The importance of giving feedback to your recruiter about candidates


Even though many candidates would love feedback from employers following unsuccessful interviews, we know from research that most employers avoid giving feedback to unsuccessful candidates. This shows that there’s a serious disconnect going on in the hiring process between candidate and employer which is frustrating many candidates.

However, when a recruiting agency is involved in the hiring process, they are often the feedback facilitators; after an on-site interview, the recruiter asks both the candidate and the client how the interview went to provide their feedback to each other. The candidate might mention how comfortable they felt with their interviewers, how interested they are in the company or role, or potential concerns they have if they accept an offer. Similarly, it’s useful for clients to mention to the recruiter any potential concerns they had with the candidate.

In a perfect world, both parties provide their recruiter with timely and appropriate feedback. As it turns out, that is not a world we live in. In fact, many clients are guilty of not giving feedback about a candidate to their recruiter in a timely manner, or worse: they might completely go dark on their recruiter, and by extension, the candidate.

When this happens, relationships can be damaged. The candidate begins to question if they should continue to work with the recruiter, and in turn, the recruiter is completely lost about what happened on the client side that caused the “ghosting” to occur. Did they end up hiring an internal candidate? Did the recruiter not understand the exact specifications of the role? Did we send them a candidate who was not right for the role? If any of these things occur, it’s crucial the recruiter gets that valuable feedback; if not only so the candidate will have peace of mind and/or gain constructive feedback to improve, but also so the recruiter can change focus on what’s most important for the client in the future.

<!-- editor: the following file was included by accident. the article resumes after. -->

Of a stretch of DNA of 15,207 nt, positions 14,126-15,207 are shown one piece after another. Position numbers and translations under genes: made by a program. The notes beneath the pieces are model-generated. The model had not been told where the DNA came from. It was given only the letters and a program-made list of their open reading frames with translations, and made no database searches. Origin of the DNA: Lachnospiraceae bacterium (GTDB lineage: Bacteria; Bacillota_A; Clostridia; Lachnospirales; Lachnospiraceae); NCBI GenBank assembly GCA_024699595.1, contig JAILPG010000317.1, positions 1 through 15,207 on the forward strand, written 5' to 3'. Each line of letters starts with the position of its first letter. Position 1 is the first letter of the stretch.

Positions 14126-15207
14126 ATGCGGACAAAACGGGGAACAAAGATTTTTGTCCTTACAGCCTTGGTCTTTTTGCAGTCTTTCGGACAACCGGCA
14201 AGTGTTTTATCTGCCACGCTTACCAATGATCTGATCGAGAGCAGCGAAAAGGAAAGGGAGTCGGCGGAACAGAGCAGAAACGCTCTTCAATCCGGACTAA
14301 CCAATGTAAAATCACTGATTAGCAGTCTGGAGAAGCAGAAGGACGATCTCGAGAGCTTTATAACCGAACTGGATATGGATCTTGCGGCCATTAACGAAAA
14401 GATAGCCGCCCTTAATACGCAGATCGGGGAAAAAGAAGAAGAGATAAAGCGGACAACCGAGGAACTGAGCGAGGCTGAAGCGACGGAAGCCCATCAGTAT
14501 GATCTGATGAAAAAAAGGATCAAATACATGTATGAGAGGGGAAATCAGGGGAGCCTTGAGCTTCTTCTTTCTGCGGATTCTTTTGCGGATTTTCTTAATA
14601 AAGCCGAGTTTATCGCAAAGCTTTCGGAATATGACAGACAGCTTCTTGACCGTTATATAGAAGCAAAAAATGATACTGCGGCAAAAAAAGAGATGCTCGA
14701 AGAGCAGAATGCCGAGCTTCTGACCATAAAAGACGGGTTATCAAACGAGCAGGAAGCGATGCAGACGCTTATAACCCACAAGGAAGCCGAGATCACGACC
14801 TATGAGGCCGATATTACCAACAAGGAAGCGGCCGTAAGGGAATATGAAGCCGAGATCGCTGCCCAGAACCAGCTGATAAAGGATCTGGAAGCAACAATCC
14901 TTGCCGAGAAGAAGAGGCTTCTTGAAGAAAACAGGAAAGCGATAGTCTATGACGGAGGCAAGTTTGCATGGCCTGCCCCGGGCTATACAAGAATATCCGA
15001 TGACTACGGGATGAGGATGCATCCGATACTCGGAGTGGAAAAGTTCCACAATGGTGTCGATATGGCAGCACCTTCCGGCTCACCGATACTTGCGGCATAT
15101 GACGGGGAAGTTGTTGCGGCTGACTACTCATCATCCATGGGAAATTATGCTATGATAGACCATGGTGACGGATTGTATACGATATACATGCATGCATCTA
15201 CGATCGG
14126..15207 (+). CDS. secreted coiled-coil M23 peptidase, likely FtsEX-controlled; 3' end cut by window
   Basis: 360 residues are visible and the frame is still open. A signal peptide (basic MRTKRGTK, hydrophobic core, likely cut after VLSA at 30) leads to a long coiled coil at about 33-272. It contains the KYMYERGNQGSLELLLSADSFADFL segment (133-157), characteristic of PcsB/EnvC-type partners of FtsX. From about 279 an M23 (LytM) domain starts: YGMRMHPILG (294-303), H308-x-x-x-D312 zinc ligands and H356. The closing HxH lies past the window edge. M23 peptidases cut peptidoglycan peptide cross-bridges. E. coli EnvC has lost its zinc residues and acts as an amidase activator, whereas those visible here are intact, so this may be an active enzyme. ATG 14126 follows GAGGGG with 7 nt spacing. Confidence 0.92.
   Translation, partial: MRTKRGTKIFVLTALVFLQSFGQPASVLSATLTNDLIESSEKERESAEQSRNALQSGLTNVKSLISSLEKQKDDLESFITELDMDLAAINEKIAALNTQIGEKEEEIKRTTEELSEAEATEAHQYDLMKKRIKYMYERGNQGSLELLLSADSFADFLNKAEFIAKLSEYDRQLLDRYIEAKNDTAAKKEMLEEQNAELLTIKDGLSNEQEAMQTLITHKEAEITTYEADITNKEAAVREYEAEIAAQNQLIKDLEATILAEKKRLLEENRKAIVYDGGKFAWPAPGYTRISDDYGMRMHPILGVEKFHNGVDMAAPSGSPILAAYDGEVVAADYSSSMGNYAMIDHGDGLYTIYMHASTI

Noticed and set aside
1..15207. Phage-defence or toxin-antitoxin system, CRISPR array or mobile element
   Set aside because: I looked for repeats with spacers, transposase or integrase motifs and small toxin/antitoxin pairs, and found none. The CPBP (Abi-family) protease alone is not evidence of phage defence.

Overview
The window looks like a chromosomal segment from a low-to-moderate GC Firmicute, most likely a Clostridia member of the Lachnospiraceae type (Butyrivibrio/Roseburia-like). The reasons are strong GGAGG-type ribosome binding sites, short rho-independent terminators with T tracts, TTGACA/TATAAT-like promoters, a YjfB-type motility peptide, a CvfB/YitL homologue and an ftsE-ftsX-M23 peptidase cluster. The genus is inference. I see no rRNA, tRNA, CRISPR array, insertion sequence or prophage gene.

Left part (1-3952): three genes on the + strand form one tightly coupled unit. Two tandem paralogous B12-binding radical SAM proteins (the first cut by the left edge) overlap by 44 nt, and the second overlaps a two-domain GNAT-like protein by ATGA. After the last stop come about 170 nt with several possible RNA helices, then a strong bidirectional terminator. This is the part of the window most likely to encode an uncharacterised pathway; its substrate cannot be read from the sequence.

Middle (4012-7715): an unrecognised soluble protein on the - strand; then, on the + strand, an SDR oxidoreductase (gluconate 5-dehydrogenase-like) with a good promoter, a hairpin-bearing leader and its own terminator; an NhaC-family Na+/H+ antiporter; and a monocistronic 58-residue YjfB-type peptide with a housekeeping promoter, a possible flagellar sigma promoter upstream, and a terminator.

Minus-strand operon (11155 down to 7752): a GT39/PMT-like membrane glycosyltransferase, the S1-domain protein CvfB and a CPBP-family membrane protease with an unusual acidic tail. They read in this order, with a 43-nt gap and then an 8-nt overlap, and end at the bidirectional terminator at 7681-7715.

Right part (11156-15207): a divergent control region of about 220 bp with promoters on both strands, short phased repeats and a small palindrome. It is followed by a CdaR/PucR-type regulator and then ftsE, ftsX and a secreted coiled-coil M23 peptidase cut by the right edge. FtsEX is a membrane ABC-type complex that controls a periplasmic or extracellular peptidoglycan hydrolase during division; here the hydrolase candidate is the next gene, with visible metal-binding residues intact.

The advantages of timely and effective feedback

In defense of the client, it’s understandable why most don’t provide unsuccessful candidates with feedback after interviews when a recruiting agency is not facilitating the relationship. Information that an employer directly provides candidates regarding feedback could be open to misinterpretation, and increases the possibility of legal implications should discrimination become a factor. (If anything, an employer taking advantage of a recruiting and staffing firm can mitigate legal risks since the recruiters take over the responsibility of giving feedback to the candidate.)

Candidates who receive constructive and developmental interview feedback will feel like they have had special treatment; they will want to share this positive experience on social media and on employer review sites, such as Glassdoor, which can enhance employer brand. Also, if a candidate was strong but simply not the right fit for a role, the reception of feedback can solidify a good working relationship with them, essentially turning some rejected candidates into a future talent stream.

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By providing meaningful and constructive feedback that is targeted around developing a candidate’s weaknesses, employers will be actually be grooming the candidate to be more suitable for their organization. Who knows? In a year’s time, a rejected candidate may have progressed professionally thanks to your feedback, and could make a great potential employee at your business.